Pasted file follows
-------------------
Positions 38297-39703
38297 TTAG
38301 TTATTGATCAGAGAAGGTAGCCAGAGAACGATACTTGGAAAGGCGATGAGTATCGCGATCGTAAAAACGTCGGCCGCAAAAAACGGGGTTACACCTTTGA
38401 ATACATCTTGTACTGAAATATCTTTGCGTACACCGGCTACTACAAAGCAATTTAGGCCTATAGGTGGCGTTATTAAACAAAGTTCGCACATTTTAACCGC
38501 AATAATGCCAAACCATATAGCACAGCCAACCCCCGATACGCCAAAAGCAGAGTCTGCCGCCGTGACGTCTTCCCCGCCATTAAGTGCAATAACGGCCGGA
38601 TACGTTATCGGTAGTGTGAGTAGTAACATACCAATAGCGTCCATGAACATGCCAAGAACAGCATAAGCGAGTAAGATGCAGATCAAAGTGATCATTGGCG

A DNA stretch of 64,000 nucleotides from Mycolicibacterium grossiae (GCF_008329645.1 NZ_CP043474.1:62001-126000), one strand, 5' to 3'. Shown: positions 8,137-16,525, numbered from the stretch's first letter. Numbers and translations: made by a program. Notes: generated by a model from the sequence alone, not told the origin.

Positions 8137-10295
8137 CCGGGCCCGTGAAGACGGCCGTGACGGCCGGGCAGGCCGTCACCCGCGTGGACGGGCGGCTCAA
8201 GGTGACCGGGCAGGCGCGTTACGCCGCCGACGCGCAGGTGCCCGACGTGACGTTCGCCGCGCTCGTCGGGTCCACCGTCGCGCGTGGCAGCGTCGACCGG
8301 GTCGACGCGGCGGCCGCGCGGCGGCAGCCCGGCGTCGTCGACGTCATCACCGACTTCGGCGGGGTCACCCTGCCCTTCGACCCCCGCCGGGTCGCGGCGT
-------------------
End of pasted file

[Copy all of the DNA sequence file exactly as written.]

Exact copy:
Positions 38297-39703
38297 TTAG
38301 TTATTGATCAGAGAAGGTAGCCAGAGAACGATACTTGGAAAGGCGATGAGTATCGCGATCGTAAAAACGTCGGCCGCAAAAAACGGGGTTACACCTTTGA
38401 ATACATCTTGTACTGAAATATCTTTGCGTACACCGGCTACTACAAAGCAATTTAGGCCTATAGGTGGCGTTATTAAACAAAGTTCGCACATTTTAACCGC
38501 AATAATGCCAAACCATATAGCACAGCCAACCCCCGATACGCCAAAAGCAGAGTCTGCCGCCGTGACGTCTTCCCCGCCATTAAGTGCAATAACGGCCGGA
38601 TACGTTATCGGTAGTGTGAGTAGTAACATACCAATAGCGTCCATGAACATGCCAAGAACAGCATAAGCGAGTAAGATGCAGATCAAAGTGATCATTGGCG

A DNA stretch of 64,000 nucleotides from Mycolicibacterium grossiae (GCF_008329645.1 NZ_CP043474.1:62001-126000), one strand, 5' to 3'. Shown: positions 8,137-16,525, numbered from the stretch's first letter. Numbers and translations: made by a program. Notes: generated by a model from the sequence alone, not told the origin.

Positions 8137-10295
8137 CCGGGCCCGTGAAGACGGCCGTGACGGCCGGGCAGGCCGTCACCCGCGTGGACGGGCGGCTCAA
8201 GGTGACCGGGCAGGCGCGTTACGCCGCCGACGCGCAGGTGCCCGACGTGACGTTCGCCGCGCTCGTCGGGTCCACCGTCGCGCGTGGCAGCGTCGACCGG
8301 GTCGACGCGGCGGCCGCGCGGCGGCAGCCCGGCGTCGTCGACGTCATCACCGACTTCGGCGGGGTCACCCTGCCCTTCGACCCCCGCCGGGTCGCGGCGT